Ethical clearance was obtained from Human Behavioural and Ethics Committee of the National Institute of Mental Health and Neurosciences, Bengaluru, Karnataka, India.
In-depth interview guide was prepared using predominantly open-ended questions eliciting the adolescents concerns, knowledge, and perspective related to sexuality, marriage, child bearing, and barriers in availing SRH services in the context of HIV. All the interviews were conducted in a private room without the guardians being present. Each interview lasted about 45 min to 1 h; all interviews were recorded using a digital audio-recorder with the permission of the participants and guardians. The interviews were conducted in the local language Kannada. The brief descriptions of demographic profile of ALHIV were as follows: The age of ALHIV ranged from 13 to 18 years. Forty percent were boys and 60% were girls. Eighty-five percent of adolescents were orphans whose parents were died due to HIV/AIDS and 15% of participants had single parents. Seventy percent of the participants were staying in shelter care for more than 3–6 years. With regard to education, 70% were studying in secondary schools and 30% were studying in preuniversity college. The reasons for staying in shelter homes reported by the ALHIV were loss of parents, neglect by extended family member, and stigma and ostracization by relatives and for education and ART treatment purposes.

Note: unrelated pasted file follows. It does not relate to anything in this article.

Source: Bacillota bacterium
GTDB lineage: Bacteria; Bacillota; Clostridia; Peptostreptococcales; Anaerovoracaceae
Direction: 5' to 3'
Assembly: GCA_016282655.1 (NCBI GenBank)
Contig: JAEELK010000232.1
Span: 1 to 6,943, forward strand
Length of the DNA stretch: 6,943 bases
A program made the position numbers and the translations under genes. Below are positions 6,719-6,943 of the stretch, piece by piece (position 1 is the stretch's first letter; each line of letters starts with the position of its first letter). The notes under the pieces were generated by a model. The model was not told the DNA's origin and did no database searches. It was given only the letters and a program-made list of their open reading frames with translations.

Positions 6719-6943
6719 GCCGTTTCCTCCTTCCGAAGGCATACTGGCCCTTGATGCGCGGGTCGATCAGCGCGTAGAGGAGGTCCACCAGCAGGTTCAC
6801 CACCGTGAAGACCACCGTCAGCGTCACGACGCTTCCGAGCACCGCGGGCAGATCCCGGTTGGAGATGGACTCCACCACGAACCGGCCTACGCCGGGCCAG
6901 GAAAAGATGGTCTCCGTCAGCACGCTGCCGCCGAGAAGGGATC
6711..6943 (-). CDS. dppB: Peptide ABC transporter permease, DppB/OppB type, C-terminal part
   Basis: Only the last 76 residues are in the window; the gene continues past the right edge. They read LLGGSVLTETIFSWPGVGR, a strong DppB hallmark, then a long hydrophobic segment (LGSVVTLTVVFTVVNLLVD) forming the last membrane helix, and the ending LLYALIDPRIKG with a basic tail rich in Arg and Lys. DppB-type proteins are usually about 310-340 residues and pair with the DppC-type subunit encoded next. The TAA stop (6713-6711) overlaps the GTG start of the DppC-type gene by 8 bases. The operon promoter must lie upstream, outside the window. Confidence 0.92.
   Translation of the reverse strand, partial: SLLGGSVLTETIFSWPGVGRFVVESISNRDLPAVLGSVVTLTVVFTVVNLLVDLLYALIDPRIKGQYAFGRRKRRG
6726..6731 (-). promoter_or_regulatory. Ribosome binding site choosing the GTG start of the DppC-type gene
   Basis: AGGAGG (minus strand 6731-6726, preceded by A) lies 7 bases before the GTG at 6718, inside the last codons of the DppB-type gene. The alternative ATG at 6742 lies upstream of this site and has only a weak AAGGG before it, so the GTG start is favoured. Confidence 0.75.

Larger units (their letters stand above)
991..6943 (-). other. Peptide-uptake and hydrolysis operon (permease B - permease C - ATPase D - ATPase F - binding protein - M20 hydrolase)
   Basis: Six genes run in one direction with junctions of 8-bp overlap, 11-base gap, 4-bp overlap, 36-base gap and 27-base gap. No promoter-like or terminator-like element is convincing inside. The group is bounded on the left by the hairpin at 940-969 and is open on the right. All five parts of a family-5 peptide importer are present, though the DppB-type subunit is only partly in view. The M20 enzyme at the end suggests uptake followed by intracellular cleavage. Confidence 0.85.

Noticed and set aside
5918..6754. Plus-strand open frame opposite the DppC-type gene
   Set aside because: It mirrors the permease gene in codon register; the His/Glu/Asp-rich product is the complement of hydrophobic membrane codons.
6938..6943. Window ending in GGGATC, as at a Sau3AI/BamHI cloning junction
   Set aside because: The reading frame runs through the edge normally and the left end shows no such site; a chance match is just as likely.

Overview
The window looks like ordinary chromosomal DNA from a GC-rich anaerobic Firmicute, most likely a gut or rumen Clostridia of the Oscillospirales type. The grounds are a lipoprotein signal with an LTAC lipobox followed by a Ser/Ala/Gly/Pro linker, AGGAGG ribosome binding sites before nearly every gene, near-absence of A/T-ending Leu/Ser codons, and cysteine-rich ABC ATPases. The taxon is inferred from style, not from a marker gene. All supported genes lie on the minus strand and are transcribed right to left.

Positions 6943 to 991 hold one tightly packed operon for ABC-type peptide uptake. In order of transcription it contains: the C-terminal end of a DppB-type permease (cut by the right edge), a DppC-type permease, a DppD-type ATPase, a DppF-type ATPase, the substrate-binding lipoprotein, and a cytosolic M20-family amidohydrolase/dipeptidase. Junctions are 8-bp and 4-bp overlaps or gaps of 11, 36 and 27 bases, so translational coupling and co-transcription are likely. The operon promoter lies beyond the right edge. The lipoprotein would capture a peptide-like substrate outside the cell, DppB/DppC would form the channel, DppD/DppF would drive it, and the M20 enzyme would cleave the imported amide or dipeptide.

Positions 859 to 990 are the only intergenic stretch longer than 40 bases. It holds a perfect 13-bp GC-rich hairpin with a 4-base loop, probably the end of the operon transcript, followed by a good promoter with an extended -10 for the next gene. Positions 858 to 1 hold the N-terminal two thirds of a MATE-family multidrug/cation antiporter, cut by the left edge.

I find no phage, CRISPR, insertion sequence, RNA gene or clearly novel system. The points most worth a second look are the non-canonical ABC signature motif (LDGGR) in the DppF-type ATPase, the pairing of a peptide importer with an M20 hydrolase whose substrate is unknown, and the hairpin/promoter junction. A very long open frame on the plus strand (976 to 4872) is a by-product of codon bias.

The actual interviews were audio recorded, later transcribed, and translated into English. Thematic analysis was used to analyze the data. Notes and open codes were generated and organized manually, and similar codes were grouped into categories. We identified a hierarchical scheme of specific themes, issues, and problems that emerged from data. Themes that recurred with high frequency and strong emotional content received higher codes. Analysis included thorough reading of transcripts, grouping of themes with similar information while checking for codes, and clustering codes into common themes. Totally, four themes were emerged which are as follows: “Perceived challenges in relation to romantic relationship,” “Confusion regarding whether to marry person with HIV positive or HIV negative,” “Aspiration to Have Children,” and “Perspective of ALHIV in relation to SRH needs and concerns.”
| Results|| |
Perceived challenges in relation to romantic relationship
All the adolescents expressed desire to have romantic relationship with the noninfected HIV peers. Some of the challenges of having intimate relationship secondary to their HIV status perceived by the participants were insecurity about dating due to fear of rejection and abandonment by the partners if they get to know about their HIV and fear of transmission of HIV to noninfected partners. Few older adolescents expressed desire to have intimate physical relationship before they die. HIV-related internal stigma was predominately perceived as hindrance to have romantic relationship with opposite sex.